The National Consumer’s Secretariat (Senacom), an agency linked to Brazil’s Ministry of Justice and Public Security, has opened a new inquiry against Facebook over supposed privacy violations against privacy and the protection of data of users and other individuals. Facebook has ten days to reply to the notification. If the breaches are proved, the company may have to pay a fine of $2.4 million.
Senacom probes into abuse in the treatment of sensitive data, like health information, like users’ heart rates and menstrual cycles, the contents of private messages and e-mails, and geographic location. People who are not users of the platform are also believed to be targeted.
These data may have been obtained through smartphone applications. Facebook operates as a platform for a number of apps, which provide services in exchange for data. FaceApp, for instance, was among the applications that sparked similar controversies.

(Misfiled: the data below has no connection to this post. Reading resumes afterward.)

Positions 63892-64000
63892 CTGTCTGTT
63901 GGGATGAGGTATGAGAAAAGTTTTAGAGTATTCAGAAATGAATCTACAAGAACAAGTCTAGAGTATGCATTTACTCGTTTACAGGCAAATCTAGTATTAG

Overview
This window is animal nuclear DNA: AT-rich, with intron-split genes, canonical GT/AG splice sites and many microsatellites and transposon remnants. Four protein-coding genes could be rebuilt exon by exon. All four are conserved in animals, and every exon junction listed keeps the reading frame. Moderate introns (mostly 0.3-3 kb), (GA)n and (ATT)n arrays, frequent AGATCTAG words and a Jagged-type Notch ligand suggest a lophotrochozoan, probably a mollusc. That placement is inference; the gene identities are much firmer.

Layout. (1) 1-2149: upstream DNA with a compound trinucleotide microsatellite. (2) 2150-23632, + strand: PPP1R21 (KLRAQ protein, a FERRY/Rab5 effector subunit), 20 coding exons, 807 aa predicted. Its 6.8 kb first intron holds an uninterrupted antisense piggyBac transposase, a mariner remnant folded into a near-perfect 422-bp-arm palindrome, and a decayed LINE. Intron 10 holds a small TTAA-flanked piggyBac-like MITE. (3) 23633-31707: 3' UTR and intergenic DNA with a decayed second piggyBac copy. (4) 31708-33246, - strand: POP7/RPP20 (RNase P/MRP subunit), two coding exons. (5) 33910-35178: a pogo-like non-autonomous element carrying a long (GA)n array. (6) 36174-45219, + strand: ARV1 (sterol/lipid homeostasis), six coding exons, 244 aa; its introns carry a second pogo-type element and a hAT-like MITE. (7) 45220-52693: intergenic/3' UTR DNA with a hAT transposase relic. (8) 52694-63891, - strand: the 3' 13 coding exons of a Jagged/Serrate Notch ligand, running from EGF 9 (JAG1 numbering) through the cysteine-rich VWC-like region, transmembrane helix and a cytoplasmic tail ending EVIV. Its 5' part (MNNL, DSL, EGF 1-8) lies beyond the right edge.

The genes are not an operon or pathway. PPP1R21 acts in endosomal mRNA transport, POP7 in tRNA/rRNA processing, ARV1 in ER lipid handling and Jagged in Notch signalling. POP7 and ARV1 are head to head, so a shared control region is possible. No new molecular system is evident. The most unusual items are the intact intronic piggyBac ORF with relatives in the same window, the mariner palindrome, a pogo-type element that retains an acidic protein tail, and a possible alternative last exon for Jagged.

The inquiry initiated by the Ministry of Justice is the third against Facebook in Brazil over practices linked to user data. In August, Senacom demanded clarifications regarding illicit access to the content of messages exchanged via FB Messenger.
In March, the government watchdog opened two cases against the company—one over the illegal sharing of data through login and another over hackers said to have breached into Brazilian users’ accounts for data like name, e-mail address, places visited, and search history.